Night shadow, p.4
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       Night Shadow, p.4

         Part #2 of Night Tales series by Nora Roberts
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  “You’ve been watching me.”

  “There are some women it’s difficult to look away from.” He pulled her closer, just a tug on her wrist, and stunned both of them. His voice was low and rough. She could see anger in the gleam of his eyes. She found the combination oddly compelling. “What are you doing here?”

  Her mouth was so dry it ached. He had pulled her so close that their thighs met. She could feel the warm flutter of his breath on her lips. To ensure some distance and some control, she put a hand to his chest.

  Her hand didn’t pass through, but met a warm, solid wall, felt the quick, steady beat of a heart.

  “That’s my business.”

  “Your business is to prepare cases and try them in court, not to play detective.”

  “I’m not playing—” She broke off, eyes narrowing. “How do you know I’m a lawyer?”

  “I know a great deal about you, Miss O’Roarke.” His smile was thin and humorless. “That’s my business. I don’t think your sister worked to put you through law school, and saw you graduate at the top of your class, to have you sneaking around back entrances of locked buildings. Especially when that building is a front for some particularly ugly commerce.”

  “You know about this place?”

  “As I said, I know a great deal.”

  She would handle his intrusion into her life later. Now she had a job to do. “If you have any information, any proof about this suspected drug operation, it’s your duty to give that information to the D.A.’s office.”

  “I’m very aware of my duty. It doesn’t include making deals with scum.”

  Heat rushed to her cheeks. She didn’t even question how he knew about her interview with Parino. It was enough, more than enough, that he was holding her integrity up to inspection. “I worked within the law,” she snapped at him. “Which is more than you can say. You put on a mask and play Captain America, making up your own rules. That makes you part of the problem, not part of the solution.”

  In the slits of his mask, his eyes narrowed. “You seemed grateful enough for my solution a few nights ago.”

  Her chin came up. She wished she could face him on her own ground, in the light. “I’ve already thanked you for your help, unnecessary though it was.”

  “Are you always so cocky, Miss O’Roarke?”

  “Confident,” she corrected.

  “And do you always win in court?”

  “I have an excellent record.”

  “Do you always win?” he repeated.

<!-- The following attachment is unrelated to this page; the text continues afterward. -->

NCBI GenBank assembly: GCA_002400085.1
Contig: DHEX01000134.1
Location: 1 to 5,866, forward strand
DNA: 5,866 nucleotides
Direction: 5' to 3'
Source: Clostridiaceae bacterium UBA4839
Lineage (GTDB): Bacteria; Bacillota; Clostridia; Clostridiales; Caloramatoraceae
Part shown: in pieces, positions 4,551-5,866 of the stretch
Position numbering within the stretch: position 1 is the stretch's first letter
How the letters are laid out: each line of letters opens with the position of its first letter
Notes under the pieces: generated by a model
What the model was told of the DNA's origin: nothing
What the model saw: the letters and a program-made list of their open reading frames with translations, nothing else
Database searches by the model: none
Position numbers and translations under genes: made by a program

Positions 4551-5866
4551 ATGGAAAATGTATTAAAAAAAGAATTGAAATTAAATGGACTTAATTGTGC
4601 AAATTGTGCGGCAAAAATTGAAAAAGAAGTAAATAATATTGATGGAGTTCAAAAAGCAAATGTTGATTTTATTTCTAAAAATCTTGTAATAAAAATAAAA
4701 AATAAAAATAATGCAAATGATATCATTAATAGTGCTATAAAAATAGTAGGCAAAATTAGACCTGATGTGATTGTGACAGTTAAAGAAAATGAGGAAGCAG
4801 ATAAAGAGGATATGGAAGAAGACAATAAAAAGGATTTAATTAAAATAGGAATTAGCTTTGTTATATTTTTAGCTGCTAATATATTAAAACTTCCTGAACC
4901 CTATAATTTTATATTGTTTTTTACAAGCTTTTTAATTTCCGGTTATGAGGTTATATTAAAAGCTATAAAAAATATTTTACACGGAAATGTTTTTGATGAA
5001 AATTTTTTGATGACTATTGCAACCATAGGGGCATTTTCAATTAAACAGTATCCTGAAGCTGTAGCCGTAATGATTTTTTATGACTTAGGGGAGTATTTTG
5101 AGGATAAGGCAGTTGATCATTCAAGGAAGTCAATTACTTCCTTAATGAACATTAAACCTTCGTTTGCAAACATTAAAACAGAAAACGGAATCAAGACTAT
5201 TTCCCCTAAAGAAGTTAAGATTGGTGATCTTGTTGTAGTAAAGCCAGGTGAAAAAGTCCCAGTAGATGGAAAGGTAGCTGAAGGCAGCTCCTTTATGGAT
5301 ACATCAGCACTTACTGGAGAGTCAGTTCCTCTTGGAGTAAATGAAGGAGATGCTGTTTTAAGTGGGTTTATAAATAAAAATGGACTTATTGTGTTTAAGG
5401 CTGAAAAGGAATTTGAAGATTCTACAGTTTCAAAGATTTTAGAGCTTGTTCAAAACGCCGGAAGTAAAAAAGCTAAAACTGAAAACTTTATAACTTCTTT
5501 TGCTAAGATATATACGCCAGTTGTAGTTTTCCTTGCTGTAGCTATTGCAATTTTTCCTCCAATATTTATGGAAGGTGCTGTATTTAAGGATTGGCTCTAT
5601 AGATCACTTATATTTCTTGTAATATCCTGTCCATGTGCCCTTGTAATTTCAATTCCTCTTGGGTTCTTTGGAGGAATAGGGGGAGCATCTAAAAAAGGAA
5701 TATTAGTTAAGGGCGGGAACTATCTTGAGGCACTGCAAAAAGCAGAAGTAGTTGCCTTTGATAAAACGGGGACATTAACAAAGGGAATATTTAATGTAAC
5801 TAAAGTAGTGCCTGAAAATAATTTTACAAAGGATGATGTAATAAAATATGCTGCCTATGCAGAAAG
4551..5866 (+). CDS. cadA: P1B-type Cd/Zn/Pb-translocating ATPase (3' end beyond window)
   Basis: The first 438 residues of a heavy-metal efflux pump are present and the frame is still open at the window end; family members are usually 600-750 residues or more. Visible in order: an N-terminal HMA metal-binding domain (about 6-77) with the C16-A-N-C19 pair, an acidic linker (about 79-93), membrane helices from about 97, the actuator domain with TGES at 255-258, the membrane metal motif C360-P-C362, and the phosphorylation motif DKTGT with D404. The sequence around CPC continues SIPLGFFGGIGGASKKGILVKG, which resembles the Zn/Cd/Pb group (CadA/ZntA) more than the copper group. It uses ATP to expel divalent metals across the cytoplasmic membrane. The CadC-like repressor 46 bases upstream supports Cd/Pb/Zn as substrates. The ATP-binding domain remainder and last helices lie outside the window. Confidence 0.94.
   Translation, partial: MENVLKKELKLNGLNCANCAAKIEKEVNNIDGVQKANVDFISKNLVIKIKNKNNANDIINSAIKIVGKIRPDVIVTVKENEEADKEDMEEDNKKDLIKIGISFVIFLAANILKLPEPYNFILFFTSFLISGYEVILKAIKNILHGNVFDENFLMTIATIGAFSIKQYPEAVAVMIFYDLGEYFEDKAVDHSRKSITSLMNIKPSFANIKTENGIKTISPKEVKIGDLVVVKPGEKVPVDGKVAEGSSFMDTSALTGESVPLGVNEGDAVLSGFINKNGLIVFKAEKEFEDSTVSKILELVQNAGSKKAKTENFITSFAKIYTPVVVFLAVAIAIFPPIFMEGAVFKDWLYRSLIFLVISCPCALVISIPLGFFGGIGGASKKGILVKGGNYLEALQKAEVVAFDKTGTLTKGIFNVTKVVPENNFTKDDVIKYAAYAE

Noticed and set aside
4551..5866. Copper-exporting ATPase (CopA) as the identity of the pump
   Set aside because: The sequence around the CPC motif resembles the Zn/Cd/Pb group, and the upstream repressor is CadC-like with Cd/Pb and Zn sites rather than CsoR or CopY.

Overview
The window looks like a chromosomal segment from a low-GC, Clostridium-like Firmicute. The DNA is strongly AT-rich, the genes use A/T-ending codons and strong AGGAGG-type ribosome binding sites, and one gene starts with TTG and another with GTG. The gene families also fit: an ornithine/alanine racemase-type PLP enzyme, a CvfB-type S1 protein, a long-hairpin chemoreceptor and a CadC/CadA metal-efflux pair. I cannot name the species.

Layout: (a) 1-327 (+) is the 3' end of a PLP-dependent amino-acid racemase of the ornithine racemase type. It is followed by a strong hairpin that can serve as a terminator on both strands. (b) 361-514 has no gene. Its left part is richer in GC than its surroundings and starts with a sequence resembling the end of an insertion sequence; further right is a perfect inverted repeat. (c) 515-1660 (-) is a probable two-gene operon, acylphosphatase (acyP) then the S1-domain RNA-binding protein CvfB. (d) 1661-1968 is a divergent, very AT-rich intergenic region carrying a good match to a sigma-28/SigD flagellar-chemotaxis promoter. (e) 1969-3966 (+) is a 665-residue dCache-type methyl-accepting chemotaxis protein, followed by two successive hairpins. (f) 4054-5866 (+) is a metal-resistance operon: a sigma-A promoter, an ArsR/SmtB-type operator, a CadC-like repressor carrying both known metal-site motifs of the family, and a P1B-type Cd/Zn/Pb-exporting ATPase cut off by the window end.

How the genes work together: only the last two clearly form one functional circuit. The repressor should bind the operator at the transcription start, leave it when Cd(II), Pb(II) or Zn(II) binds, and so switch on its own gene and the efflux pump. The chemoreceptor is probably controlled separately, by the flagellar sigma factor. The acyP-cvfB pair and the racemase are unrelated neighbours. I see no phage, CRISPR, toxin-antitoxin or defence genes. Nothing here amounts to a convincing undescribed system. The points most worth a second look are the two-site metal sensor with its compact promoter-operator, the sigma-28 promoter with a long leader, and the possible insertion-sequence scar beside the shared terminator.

“No, but that’s not the point.”

  “That’s exactly the point. There’s a war in this city, Miss O’Roarke.”

  “And you’ve appointed yourself general of the good guys.”

  He didn’t smile. “No, I fight alone.”

  “Don’t you—”

  But he cut her off swiftly, putting a gloved hand over her mouth. He listened, but not with his ears. It wasn’t something he heard, but something he felt, as some men felt hunger or thirst, love or hate. Or, from centuries ago when their senses were not dulled by civilization, danger.

  Before she had even begun to struggle against him, he pulled her aside and shoved her down beneath him behind the wall of the next building.

  “What the hell do you think you’re doing?”

  The explosion that came on the tail of her words made her ears ring. The flash of light made her pupils contract. Before she could close her eyes against the glare, she saw the jagged shards of flying glass, the missiles of charred brick. Beneath her, the ground trembled as the antique store exploded.

  She saw, with horror and fascination, a lethal chunk of concrete crash only three feet from her face.

  “Are you all right?” When she didn’t answer, only trembled, he took her face in his hand and turned it to his. “Deborah, are you all right?”

  He repeated her name twice before the glassy look left her eyes. “Yes,” she managed. “Are you?”

  “Don’t you read the papers?” There was the faintest of smiles around his mouth. “I’m invulnerable.”

  “Right.” With a little sigh, she tried to sit up. For a moment he didn’t move, but left his body where it was, where it wanted to be. Fitted against hers. His face was only inches away. He wondered what would happen—to both of them—if he closed that distance and let his mouth meet hers.

  He was going to kiss her, Deborah realized, and she went perfectly still. Emotion swarmed through her. Not anger, as she’d expected. But excitement, raw and wild. It pumped through her so quickly, so hugely, it blocked out everything else. With a little murmur of agreement, she lifted her hand to his cheek.

  Her fingers brushed his mask. He pulled back from her touch as if he’d been slapped. Shifting, he rose, then helped her to her feet. Fighting a potent combination of humiliation and fury, she stepped around the wall toward the rear of the antique shop.

  There was little left of it. Brick, glass and concrete were scattered. Inside the crippled building, fire raged. The roof collapsed with a long, loud groan.

  “They’ve beaten you this time,” he murmured. “There won’t be anything left for you to find—no papers, no drugs, no records.”